Saturday, 20th July 2024

Hawkeyes stuff Huskers

Posted on 29. Nov, 2013 by in Iowa Football


By Brendan Stiles

LINCOLN, Neb. — Perhaps the best way to describe what took place inside Memorial Stadium on Friday is that it was an exorcism. A number of demons that sat with the Iowa Hawkeyes for over a year are no more.

Iowa’s 38-17 win over Nebraska signified some firsts. It was the Hawkeyes’ first victory over the Cornhuskers since they joined the Big Ten in 2011 and the first time Iowa has laid claim to the Heroes Trophy. It was the first win over Nebraska since 1981 and the first time the Hawkeyes left Lincoln victorious since 1943.

But this win did much more than that. By finishing its regular season with an 8-4 overall record, Iowa doubled its win total from 2012. It gave the Hawkeyes four road victories — three of which came against rivals — and for the first time since 2008, they posted a winning record during the month of November.

“The whole idea is moving forward. That’s what you do in life,” Ferentz said. “The credit just goes to our players. They didn’t sit around and pout or act like little babies. They just went back to work and did a heck of a job.”

Then there was the game itself. The third quarter, specifically, is when momentum began to swing entirely in Iowa’s favor.

Momentum started shifting toward the Hawkeyes shortly after Nebraska went down the field and scored a touchdown to shorten Iowa’s lead to 14-10. A pass interference penalty called on the Cornhuskers prompted their head coach Bo Pelini to tee off on a nearby official and Pelini would be called for an unsportsmanlike conduct, which gave Iowa the ball at Nebraska’s 15-yard line. The Hawkeyes would extend their lead back to 17-10 when senior kicker Mike Meyer connected on a field goal from 31 yards out.

The shift turned into a swing on the Cornhuskers’ ensuing possession. Iowa head coach Kirk Ferentz called timeout following a third-down incompletion with the hope that the officials would review the play since senior linebacker Anthony Hitchens hit Nebraska quarterback Ron Kellogg III just as he released the ball.

Facing 4th-and-3 from their own 32-yard line, the Cornhuskers attempted a fake punt on Iowa’s punt safe unit. Except unlike fake punts past executed against the Hawkeyes, senior linebacker Christian Kirksey was there to stuff punter Sam Foltz short of the first-down marker.

Kirksey said he was tipped off earlier in the week by special teams coach Chris White about how Foltz had played receiver prior to handling punting duties.

“As soon as I had seen him roll out, I took off running and was able to contain him,” Kirksey said.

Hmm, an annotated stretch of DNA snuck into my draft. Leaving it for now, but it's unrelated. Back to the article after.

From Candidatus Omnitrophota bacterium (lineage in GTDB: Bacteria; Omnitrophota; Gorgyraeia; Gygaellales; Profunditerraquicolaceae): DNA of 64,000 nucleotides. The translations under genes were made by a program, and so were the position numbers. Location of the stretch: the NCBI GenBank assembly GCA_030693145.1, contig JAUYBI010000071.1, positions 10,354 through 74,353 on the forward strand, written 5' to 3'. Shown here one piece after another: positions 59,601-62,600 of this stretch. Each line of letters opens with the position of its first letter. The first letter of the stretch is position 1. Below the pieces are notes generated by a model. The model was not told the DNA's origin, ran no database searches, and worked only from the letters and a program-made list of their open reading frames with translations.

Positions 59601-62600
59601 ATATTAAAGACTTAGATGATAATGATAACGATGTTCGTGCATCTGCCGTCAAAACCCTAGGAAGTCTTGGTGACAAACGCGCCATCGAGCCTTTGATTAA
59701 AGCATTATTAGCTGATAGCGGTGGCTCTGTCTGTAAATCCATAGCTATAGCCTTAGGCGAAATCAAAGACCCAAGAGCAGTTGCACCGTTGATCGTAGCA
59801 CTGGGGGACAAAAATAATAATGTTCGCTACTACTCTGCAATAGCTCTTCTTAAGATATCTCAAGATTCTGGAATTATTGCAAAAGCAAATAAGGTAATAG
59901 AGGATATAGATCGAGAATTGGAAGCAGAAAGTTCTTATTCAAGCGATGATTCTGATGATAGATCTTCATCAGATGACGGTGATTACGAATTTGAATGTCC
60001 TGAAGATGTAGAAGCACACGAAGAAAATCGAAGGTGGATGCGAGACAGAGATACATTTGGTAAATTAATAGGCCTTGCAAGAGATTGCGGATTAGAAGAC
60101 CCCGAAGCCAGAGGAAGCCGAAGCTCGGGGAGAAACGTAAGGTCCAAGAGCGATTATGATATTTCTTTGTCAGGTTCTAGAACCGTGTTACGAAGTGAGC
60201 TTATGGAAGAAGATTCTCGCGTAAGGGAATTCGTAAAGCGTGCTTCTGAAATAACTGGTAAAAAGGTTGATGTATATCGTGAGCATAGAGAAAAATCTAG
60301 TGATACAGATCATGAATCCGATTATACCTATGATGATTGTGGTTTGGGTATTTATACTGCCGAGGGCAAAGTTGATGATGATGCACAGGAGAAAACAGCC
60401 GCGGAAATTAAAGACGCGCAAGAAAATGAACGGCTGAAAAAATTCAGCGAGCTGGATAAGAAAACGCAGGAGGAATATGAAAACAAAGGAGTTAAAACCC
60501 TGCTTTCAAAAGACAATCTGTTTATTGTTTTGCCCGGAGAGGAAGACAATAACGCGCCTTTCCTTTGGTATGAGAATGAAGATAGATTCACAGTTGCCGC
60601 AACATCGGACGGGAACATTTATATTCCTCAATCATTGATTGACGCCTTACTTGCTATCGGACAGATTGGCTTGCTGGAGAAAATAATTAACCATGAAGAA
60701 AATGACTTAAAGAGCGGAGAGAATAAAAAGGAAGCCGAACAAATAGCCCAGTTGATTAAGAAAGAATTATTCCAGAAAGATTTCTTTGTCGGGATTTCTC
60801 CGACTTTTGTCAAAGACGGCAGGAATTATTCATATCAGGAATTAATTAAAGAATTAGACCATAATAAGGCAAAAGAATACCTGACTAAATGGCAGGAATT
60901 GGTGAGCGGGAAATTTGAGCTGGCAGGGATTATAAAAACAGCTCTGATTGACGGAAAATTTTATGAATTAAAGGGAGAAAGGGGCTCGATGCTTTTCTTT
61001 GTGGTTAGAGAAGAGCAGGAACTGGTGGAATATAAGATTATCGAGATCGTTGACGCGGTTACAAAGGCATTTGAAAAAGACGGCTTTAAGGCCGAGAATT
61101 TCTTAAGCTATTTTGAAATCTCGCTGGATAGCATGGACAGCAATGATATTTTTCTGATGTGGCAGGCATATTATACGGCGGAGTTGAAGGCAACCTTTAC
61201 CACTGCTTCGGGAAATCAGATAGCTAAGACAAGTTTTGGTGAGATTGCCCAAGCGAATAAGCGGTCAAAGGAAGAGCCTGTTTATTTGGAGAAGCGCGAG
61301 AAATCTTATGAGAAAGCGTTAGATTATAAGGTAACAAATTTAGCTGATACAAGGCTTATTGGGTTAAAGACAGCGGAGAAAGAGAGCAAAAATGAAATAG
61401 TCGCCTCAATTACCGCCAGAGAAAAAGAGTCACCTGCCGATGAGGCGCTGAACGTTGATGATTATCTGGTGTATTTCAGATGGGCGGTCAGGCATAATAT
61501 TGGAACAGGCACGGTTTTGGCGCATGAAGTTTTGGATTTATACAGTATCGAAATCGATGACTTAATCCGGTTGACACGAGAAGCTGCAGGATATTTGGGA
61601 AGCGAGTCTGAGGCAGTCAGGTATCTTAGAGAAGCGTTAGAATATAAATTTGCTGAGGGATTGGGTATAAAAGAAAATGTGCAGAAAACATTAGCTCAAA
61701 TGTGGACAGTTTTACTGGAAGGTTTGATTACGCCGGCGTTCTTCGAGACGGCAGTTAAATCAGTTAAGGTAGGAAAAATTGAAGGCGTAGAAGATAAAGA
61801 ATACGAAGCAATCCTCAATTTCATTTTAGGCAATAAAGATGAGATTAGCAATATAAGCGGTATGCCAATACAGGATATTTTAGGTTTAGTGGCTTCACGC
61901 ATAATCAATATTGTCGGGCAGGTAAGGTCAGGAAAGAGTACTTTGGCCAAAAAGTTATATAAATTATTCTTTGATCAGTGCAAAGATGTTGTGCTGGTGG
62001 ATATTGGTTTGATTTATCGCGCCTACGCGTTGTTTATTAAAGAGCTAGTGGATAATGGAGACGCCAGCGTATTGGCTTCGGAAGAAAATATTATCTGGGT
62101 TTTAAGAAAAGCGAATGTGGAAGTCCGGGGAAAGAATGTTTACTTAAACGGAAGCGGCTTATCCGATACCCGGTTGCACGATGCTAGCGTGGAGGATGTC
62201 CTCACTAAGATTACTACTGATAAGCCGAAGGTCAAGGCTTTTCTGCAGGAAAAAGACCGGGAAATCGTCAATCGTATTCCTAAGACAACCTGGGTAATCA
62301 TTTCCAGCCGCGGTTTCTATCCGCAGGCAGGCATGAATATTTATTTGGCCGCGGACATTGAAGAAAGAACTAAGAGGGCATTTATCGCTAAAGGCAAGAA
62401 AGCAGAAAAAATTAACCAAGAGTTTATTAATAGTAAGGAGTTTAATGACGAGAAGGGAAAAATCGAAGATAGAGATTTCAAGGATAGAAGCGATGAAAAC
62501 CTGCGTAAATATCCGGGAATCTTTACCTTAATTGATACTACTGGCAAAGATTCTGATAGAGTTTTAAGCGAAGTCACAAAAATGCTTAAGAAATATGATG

Then on the very next play, sophomore quarterback Jake Rudock completed a 24-yard touchdown strike to junior wideout Kevonte Martin-Manley that gave Iowa a 24-10 advantage. Rudock went back to his No. 1 receiver despite a third-down drop on the previous possession.

“The sun was in my eyes and I had to reach out for it, but I had to get it,” Martin-Manley said. “I wouldn’t be able to live with myself if I didn’t.”

Just as it appeared Nebraska might get back into the game after scoring a fourth-quarter touchdown to cut Iowa’s lead in half, Cornhusker running back Ameer Abdullah fumbled on the next series, and the ball was recovered by junior defensive tackle Louis Trinca-Pasat.

“I got off my block and saw [Anthony Hitchens and Kirksey] get in on the running back,” Trinca-Pasat said. “The ball came out and my initial thought was to pick it up and run, but I got too excited and just fell on the ball.”

Iowa got the ball on Nebraska’s 39-yard line and sophomore running back Jordan Canzeri made a cut-back run that gave him open field all the way to the 2-yard line. Junior running back Mark Weisman would score from two yards out on the very next play to extend the Hawkeye lead back to 14 points.

“We knew they were going to be over-pursuing like they were to our strong side,” Canzeri said about his 37-yard run, which was an audible. “It just turned out to be a play that we bounced outside and it just all worked out.”

One more touchdown would be scored from four yards out on a bootleg from redshirt freshman quarterback C.J. Beathard, who entered the game in the third quarter for Rudock after he left with a sprained knee. The clock wound down, and the Hawkeyes began celebrating.

At 8-4, there’s plenty for Iowa to feel good about, including the strong possibility of now playing in the Outback Bowl on New Year’s Day if the Big Ten ends up with two BCS teams. The announcement of where the Hawkeyes will be bowling comes Dec. 8.

But for the moment, Ferentz and his players have an opportunity to reflect on a season that ended far better than anyone outside the program foresaw.

“The good news is we’re a better football team today than we were back at the end of August,” Ferentz said. “That’s what the whole thing’s about.”


Comments are closed.